Australia’s Albanese to visit Papua New Guinea to strengthen …

Australia’s Albanese to visit Papua New Guinea to strengthen …

SYDNEY, Jan 7 (Reuters) – Australian Prime Minister Anthony Albanese said on Saturday he would travel to Papua New Guinea this week in a bid to boost bilateral ties and aid “friendship” in the Pacific region.

Speaking to media in the city of Geelong, in Victoria state, Albanese said he would address PNG’s parliament in the country’s capital Port Moresby on Thursday.

Albanese would be the first non-PNG leader to address the Pacific Island nation’s parliament, he said.

“I want to thank Australia’s great friend Prime Minister (James) Marape on giving not just me, but I believe Australia, that great honour,” Albanese said, speaking alongside Defence Minister Richard Marles.

On the trip, Albanese said discussions would cover the countries’ economic and security relationship, support for PNG’s economic development and Australia “advancing our friendship in the region,” especially on the issue of climate change.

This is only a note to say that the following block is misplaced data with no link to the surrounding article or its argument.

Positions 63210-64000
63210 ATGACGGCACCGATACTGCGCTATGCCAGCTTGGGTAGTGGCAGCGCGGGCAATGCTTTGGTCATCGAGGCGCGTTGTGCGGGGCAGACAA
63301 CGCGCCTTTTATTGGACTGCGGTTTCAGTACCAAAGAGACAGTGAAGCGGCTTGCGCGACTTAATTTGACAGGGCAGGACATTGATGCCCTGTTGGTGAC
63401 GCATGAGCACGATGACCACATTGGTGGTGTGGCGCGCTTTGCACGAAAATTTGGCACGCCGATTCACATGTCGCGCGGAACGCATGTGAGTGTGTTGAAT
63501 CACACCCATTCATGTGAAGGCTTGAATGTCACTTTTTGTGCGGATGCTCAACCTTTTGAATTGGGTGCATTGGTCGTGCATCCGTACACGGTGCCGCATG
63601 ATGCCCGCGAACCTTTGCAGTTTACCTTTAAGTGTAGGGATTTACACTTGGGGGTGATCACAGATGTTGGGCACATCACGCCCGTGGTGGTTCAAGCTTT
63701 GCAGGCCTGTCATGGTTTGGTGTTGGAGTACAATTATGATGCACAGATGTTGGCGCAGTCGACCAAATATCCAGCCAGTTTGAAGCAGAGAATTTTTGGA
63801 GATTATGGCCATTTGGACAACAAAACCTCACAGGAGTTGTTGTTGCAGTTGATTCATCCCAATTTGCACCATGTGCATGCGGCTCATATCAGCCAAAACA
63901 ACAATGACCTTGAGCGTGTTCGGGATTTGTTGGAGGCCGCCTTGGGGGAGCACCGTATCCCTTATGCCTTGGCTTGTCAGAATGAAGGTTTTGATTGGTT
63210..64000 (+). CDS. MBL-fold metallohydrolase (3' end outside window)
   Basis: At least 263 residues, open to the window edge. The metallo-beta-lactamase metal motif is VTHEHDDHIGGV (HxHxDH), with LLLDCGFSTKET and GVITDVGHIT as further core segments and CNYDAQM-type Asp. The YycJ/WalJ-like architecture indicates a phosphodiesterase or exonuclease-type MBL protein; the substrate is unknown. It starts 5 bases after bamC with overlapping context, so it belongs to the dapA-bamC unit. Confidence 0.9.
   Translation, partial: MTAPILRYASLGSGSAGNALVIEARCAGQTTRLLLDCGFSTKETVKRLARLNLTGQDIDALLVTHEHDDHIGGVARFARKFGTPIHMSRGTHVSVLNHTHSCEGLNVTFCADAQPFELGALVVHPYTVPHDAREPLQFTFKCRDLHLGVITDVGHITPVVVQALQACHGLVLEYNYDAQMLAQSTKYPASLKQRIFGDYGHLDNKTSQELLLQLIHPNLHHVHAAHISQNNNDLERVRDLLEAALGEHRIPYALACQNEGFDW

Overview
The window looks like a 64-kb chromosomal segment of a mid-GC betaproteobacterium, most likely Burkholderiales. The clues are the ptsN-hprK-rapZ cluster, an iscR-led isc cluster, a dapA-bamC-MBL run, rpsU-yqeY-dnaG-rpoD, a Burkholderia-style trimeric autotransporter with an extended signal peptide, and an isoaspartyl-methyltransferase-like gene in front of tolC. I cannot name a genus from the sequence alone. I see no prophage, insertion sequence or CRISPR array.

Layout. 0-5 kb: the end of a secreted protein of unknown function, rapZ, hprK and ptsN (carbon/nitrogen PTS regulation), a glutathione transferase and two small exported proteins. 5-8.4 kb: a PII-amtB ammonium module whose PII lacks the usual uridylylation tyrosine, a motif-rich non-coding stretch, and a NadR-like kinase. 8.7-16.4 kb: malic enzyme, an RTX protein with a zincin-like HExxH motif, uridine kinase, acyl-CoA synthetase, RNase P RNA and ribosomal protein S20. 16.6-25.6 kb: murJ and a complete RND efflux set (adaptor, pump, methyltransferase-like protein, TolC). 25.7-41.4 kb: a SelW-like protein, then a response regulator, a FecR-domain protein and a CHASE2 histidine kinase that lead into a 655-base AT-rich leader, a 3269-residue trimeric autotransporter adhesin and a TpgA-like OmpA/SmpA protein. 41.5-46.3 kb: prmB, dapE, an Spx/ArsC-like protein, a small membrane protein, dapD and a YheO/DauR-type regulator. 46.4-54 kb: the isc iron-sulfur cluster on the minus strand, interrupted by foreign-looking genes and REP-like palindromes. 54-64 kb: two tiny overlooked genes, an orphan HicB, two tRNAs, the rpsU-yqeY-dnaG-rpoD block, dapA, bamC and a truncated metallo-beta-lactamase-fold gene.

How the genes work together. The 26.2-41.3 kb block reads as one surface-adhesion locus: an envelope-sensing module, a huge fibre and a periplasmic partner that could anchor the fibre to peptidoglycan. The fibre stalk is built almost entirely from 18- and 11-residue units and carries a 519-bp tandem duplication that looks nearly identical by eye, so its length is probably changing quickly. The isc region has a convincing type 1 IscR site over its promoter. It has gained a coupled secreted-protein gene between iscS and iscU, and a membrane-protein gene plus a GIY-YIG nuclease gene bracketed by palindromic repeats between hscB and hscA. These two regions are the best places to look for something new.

Australia’s centre-left Labor government is negotiating a defence pact with PNG, its closest neighbour to the north, and has recently boosted its diplomacy in the Pacific islands amid competition with China for influence in the region.

Australia has previously said it wants to strike an “ambitious” security treaty with PNG that will see navy, air force and army personnel from each nation working alongside each other more often.

Albanese in December deferred a visit to PNG until early this year after testing positive for COVID-19.

Also on Saturday, Albanese said the government remained on a “very positive” footing with the United States on the AUKUS security pact, which remained on its “optimal pathway.”

AUKUS, an agreement between the U.S., United Kingdom and Australia, is a plan to provide Australia with the technology and capability to operate conventionally armed nuclear-powered submarines.

Albanese’s comments come after reports this week of concerns from two senior U.S. politicians that the deal would damage America’s industrial base.

“One of the reasons both the U.S. and UK are doing this is because it’s in their strategic interest to have Australia with this capability,” Marles told reporters.

Reporting by Sam McKeith
Editing by Chris Reese

Our Standards: The Thomson Reuters Trust Principles.

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